Untold story of Pelican and Crescent islands

This is a story of how speaking up, making yourself heard, being patient and persistent can get things done.

The story begins back in 2008 with long term Gippsland Lakes resident Mr Peter Bury. Peter has lived and worked for 92 years on the edge of the Gippsland Lakes.

Nungurner Landcare Group member, Heather Oke, said over these many years, Peter has acquired an extensive knowledge and great respect for the Gippsland Lakes.

“Peter obviously knows the Lakes very well,” explained Heather. “He has seen how they have changed over the years and he was becoming increasingly concerned about the vegetation loss on Pelican Island.”

Peter noticed that swamp paperbark on the Island of Nungurner was gradually becoming lost.

“Peter was worried that if nothing was done, the Island could possible erode completely,” continued Heather.

He attended a Nungurner Community Group meeting and spoke of his concerns.

“Nungurner Landcare Group members and Friends of the Gippsland Lakes members were also at the meeting and after hearing Peter’s concerned we were keen to take up the challenge.

“At the same time we noticed that Crescent Island, further west near Paynesville, was also suffering from erosion.

“Crescent Island is an important nesting site of the Little Tern and had failed to attract any breeding birds for a number of seasons.

“Jim Reside from Wildlife Unlimited had worked and helped maintain Crescent Island under his schools program. He too was calling for a similar renourishing of Crescent Island and before too long these two projects began to have lots of similarities, linked by the Little Terns,” continued Heather.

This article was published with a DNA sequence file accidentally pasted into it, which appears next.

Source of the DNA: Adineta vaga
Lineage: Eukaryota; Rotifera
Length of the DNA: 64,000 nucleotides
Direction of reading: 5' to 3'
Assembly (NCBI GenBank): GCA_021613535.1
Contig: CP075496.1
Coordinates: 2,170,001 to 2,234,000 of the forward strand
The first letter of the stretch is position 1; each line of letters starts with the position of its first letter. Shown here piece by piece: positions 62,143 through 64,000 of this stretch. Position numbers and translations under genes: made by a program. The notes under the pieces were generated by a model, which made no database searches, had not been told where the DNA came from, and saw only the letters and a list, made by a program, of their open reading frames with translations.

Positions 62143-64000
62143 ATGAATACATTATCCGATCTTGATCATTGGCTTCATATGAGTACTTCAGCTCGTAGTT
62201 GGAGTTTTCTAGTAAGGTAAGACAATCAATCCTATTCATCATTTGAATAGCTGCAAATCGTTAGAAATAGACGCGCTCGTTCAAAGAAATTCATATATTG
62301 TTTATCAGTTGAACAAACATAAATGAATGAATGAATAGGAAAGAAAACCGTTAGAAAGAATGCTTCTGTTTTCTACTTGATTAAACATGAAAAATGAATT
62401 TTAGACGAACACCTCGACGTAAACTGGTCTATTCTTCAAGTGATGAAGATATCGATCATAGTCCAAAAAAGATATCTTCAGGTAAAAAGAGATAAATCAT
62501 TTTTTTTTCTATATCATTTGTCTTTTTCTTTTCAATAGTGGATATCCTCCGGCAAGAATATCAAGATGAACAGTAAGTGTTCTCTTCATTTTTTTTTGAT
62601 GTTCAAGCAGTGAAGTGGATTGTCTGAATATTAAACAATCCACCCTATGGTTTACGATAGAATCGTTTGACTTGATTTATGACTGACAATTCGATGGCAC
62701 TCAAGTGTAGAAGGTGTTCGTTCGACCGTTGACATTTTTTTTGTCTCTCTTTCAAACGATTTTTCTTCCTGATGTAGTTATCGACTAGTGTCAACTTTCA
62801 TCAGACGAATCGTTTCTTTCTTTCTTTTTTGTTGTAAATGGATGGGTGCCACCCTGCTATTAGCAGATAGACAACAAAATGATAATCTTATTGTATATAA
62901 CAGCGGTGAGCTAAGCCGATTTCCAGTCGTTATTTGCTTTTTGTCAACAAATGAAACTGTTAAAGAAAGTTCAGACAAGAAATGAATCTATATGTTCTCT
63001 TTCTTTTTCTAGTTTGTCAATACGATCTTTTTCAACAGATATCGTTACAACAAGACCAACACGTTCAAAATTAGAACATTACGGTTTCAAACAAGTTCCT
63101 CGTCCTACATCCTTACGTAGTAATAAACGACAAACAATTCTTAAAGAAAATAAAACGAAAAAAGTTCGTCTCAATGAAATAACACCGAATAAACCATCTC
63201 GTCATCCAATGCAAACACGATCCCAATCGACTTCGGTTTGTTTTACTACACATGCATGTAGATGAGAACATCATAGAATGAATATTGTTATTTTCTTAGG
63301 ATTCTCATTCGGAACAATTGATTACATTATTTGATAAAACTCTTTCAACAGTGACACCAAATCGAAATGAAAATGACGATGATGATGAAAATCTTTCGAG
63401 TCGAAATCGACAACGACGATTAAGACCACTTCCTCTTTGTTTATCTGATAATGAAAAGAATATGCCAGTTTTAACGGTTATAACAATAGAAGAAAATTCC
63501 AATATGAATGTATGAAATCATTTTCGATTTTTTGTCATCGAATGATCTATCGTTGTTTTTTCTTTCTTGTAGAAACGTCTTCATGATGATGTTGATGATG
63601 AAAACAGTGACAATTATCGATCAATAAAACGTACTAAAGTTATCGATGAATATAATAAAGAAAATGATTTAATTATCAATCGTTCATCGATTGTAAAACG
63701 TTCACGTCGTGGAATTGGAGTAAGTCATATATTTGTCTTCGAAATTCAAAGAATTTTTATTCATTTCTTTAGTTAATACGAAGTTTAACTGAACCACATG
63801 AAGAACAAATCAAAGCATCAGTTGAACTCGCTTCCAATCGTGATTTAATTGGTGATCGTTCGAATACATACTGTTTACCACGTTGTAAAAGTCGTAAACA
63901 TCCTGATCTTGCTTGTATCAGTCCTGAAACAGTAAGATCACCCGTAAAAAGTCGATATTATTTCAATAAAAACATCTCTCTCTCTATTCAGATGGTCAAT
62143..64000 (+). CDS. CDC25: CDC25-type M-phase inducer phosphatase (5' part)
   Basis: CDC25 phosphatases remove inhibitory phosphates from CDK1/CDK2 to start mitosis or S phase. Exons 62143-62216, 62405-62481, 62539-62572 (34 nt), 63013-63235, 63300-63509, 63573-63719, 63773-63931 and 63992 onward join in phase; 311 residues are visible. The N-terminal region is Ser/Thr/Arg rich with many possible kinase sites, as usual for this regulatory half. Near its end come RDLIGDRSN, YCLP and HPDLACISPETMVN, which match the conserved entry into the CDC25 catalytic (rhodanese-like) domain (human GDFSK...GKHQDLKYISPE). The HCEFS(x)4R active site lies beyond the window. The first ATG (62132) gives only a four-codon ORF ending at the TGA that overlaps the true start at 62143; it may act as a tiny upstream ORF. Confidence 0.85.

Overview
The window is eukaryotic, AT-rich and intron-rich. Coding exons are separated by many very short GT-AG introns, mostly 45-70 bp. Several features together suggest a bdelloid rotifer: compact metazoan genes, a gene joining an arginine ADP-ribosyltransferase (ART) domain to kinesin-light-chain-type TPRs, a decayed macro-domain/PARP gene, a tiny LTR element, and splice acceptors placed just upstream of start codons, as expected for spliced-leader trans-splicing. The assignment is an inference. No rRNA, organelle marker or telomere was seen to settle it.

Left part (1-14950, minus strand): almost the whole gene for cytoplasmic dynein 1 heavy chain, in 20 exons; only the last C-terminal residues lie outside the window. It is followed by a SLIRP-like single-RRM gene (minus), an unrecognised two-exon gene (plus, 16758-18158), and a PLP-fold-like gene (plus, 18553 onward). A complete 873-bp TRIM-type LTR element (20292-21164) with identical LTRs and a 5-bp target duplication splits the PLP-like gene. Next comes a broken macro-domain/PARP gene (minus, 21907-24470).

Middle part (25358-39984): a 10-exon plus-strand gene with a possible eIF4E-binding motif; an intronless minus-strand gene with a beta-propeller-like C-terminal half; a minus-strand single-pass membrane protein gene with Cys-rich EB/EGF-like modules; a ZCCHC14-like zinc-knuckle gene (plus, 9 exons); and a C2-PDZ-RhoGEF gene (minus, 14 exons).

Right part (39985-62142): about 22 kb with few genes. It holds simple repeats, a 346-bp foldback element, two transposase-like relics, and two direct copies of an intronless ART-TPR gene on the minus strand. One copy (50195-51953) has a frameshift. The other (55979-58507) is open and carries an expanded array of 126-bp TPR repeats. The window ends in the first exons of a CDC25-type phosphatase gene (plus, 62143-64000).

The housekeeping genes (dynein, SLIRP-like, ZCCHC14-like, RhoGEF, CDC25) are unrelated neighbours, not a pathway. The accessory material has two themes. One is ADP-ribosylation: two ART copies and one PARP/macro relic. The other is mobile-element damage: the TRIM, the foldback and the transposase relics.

After a series of meetings a partnership project emerged between Parks Victoria, Gippsland Ports, the Gippsland Lakes Ministerial Advisory Committee and the community. Work began in 2015 to relocate dredged material got by Gippsland Ports and move it firstly to Crescent Island.

“Work started at Crescent Island to try to get it ready in time for the arrival and breeding season of the Fairy and Little Terns in September and October 2015,” said Heather.

“Work on Pelican Island was to be delayed due to the Swan nesting season and would start later in the November 2015.”

Work at both the Islands is now complete. Crescent Island has hosted many pairs of breeding Fairy and Little Terns and has provided a resting site for large numbers of little Terns that migrated from Japan to enjoy our recent summer.

Birdlife Australia estimates that around 80 Little and Fairy Terns used Pelican Island as a resting site even before the renourishment project was completed.

“We were all very excited in March 2016 when a pair of Fairy Terns produced a chick,” exclaimed Heather.

“We had planned a kayaking trip with the Friends of the Gippsland Lakes to investigate the work, but we cancelled it so that we wouldn’t disturb the chick.

“The plight of the chick is unknown, but we hope it finally fledged and will visit the Lakes in the future to breed.”

This remarkable story and project continues this month as the Friends of the Gippsland Lakes and Nungurner Landcare Group return to Pelican Island with help from Greening Australia to plant more than 5,000 natives.

“Without the concern and determination of one 92 year old gentlemen in conjunction with the expertise of Jim Reside this project may never have got off the ground,” said Heather. “Peter Bury is an excellent example of what can be achieved if you speak out and make yourself heard.”

This project was made possible with the tireless efforts of volunteers in partnerships with Parks Victoria and Gippsland Ports through funding from the Victorian Government for the Gippsland Lakes.

Thank you to Heather Oke and the Nungurner Landcare Group for sharing this story.